Perkins Coie LLP announced today that it will fund two public service attorney positions in Arizona with a portion of the fees awarded to the firm in a class-action lawsuit challenging the unconstitutional level of healthcare, mental healthcare and dental care in Arizona’s prisons, along with seeking reforms in the use of solitary confinement.

Perkins Coie will fund (1) a newly created Legal Director position at the Florence Immigrant & Refugee Rights Project and (2) a staff attorney’s position at the American Civil Liberties Union of Arizona. Perkins Coie will fund both positions for two years and will dedicate the remainder of the fee award to pro bono and public service initiatives and expenditures at the firm.

“Our practice is that any fees awarded to Perkins Coie for its work on pro bono matters are used only for pro bono related purposes — either donated to nonprofit public service organizations or used to fund pro bono initiatives at the firm,” said Perkins Coie Managing Partner John Devaney. “Perkins Coie is deeply committed to pro bono legal service. We are proud of the work by our attorneys and staff on the Arizona prison reform case and thrilled that we can use the award of attorneys’ fees to help further these and other important causes,” said Mr. Devaney.

The lawsuit, Parsons v. Ryan, was filed in the U.S. District Court for the District of Arizona in 2012 on behalf of a class of more than 33,000 inmates in Arizona’s state prisons, challenging years of inattention to the health needs of the prisoners and improper and excessive use of solitary confinement, resulting in serious harm and unnecessary deaths. District Court Judge Neil V. Wake certified the case as a class action in March 2013, and the U.S. Court of Appeals for the Ninth Circuit affirmed that ruling in June 2014.

In a settlement reached the week before the start of trial in October 2014, the Arizona Department of Corrections (ADC) agreed to meet more than 100 healthcare performance measures, covering issues such as monitoring of prisoners with diabetes, hypertension and other chronic conditions; care for pregnant prisoners; and dental care.

The settlement also requires ADC to overhaul its rules for prisoners with serious mental illnesses in solitary confinement. Instead of spending all but six hours a week in their cells, such prisoners now have a minimum of 19 hours a week outside the cell, and this time must include mental health treatment and other programming. ADC must also restrict guards’ use of pepper spray on these prisoners, using it only as a last resort when necessary to prevent serious injury or escape.

The settlement provides for ongoing monitoring and oversight by the prisoners’ lawyers to make sure the state is complying with its terms.

As part of the settlement, the ADC agreed to pay $4.9 million for attorneys’ fees and costs to plaintiffs’ counsel: Perkins Coie, the Prison Law Office, the ACLU National Prison Project, Jones Day, the ACLU of Arizona and the Arizona Center for Disability Law, which was also a plaintiff in the case.

“The Florence Immigrant & Refugee Rights Project is honored to receive this generous funding from Perkins Coie to support a Legal Director position for two years,” said Lauren Dasse, executive director of the Florence Project. “The Florence Project values our long history with Perkins Coie, working with its attorneys on pro bono cases, and we thank Perkins Coie for its commitment to justice.”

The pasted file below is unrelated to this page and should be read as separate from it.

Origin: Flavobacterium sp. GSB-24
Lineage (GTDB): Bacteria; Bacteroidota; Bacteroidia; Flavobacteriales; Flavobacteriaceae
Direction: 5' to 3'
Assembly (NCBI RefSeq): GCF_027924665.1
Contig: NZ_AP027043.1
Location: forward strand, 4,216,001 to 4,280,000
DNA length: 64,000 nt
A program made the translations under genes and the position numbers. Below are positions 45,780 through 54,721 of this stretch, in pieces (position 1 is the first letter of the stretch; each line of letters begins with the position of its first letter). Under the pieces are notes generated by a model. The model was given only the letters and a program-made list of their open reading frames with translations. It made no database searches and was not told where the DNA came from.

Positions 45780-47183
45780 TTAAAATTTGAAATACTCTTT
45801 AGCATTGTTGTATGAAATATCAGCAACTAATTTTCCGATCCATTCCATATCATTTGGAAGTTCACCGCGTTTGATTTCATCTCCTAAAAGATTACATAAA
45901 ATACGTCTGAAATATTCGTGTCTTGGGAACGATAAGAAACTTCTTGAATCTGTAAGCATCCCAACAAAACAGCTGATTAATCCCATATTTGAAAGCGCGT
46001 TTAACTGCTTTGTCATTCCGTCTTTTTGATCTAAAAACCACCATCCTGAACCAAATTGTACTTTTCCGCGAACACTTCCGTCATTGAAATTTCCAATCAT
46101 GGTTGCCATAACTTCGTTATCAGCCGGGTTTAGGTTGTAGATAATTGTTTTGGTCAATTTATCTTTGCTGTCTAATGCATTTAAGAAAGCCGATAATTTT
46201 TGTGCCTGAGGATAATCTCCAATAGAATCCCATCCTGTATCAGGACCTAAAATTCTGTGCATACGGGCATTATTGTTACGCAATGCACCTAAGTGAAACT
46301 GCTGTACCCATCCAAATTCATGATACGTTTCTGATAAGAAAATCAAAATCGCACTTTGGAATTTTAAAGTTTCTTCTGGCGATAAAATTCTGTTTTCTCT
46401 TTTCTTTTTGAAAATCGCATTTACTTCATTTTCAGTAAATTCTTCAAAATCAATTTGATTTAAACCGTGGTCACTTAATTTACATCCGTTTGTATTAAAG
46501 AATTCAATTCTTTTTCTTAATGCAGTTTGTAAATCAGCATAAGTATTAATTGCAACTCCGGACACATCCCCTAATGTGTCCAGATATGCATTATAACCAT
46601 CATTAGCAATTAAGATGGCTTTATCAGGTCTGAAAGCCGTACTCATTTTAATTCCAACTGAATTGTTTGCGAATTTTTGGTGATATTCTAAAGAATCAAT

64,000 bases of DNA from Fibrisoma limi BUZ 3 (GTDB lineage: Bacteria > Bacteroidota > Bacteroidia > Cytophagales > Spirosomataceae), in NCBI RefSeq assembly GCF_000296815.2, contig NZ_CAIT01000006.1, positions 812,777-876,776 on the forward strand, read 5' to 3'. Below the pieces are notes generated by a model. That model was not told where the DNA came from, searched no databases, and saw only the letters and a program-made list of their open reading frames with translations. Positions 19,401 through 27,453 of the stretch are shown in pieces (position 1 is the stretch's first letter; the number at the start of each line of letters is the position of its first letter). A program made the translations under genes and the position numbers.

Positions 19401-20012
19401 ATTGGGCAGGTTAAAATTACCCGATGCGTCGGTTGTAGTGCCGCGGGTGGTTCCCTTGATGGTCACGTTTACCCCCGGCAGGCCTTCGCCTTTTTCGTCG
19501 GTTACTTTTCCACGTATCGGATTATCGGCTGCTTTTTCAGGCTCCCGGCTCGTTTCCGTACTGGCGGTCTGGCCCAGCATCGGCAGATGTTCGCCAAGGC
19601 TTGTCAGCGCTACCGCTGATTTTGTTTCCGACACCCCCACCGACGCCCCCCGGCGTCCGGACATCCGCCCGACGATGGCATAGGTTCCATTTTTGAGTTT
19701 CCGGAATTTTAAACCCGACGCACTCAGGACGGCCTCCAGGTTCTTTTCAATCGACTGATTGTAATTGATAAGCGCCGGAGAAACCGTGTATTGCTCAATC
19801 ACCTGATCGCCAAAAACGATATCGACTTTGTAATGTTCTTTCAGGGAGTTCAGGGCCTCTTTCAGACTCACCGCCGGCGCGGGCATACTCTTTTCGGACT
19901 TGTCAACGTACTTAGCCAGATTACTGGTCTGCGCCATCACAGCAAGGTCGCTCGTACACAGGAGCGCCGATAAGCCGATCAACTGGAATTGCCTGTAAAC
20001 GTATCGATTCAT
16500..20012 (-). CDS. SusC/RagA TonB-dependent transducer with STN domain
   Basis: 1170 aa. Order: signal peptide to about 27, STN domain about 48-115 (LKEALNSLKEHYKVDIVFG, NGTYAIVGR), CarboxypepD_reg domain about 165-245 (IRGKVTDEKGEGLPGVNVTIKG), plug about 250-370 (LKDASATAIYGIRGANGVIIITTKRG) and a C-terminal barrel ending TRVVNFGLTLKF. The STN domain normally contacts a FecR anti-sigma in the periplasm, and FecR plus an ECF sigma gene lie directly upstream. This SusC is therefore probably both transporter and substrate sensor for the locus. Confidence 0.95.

“The Florence Project is the only organization in Arizona that provides free legal services to detained immigrant men, women and children,” Dasse said. “We are thrilled to receive funding for a Legal Director position, which will allow us to deepen our advocacy and widen our impact. The Legal Director will handle the most challenging legal cases, strategic appeals and national legal advocacy initiatives with partner organizations. The position will mentor Florence Project staff on complicated cases and offer trainings to the community on various legal issues. Our staff members are experts in deportation defense, complex ‘crim-immigration’ analysis and asylum/fear-based claims. With the Legal Director position, we plan to bring appeals to the 9th Circuit, something we are not able to do without the support of Perkins Coie.”

Perkins Coie will also fund an existing staff attorney position at the ACLU of Arizona.

“Perkins Coie has been an indispensable partner to the ACLU of Arizona for many years,” said Alessandra Soler, executive director of the American Civil Liberties Union (ACLU) of Arizona. “The firm’s lawyers have taken the lead on tough cases, never hesitating to fight for the protection of Arizonans’ fundamental civil liberties. But our clients are not the only ones to benefit from the experience and dedication of Perkins Coie’s litigators. Young lawyers working at the ACLU of Arizona have learned the essentials of their craft from the mentoring and guidance of Perkins Coie partners and associates. We’re extremely grateful that the firm has decided to further support the leadership development and training of public interest lawyers with this generous donation.”

In addition to funding these public interest attorneys, Perkins Coie will use its portion of the money recovered in the Parsons case to fund other public service initiatives, including funding a fellow in the San Francisco Bay Area through Equal Justice Works, a public interest law program. Funds not donated to nonprofit organizations will be funneled back into the firm’s pro bono program.

In 2014, Perkins Coie lawyers donated more than 60,600 hours of pro bono service firmwide.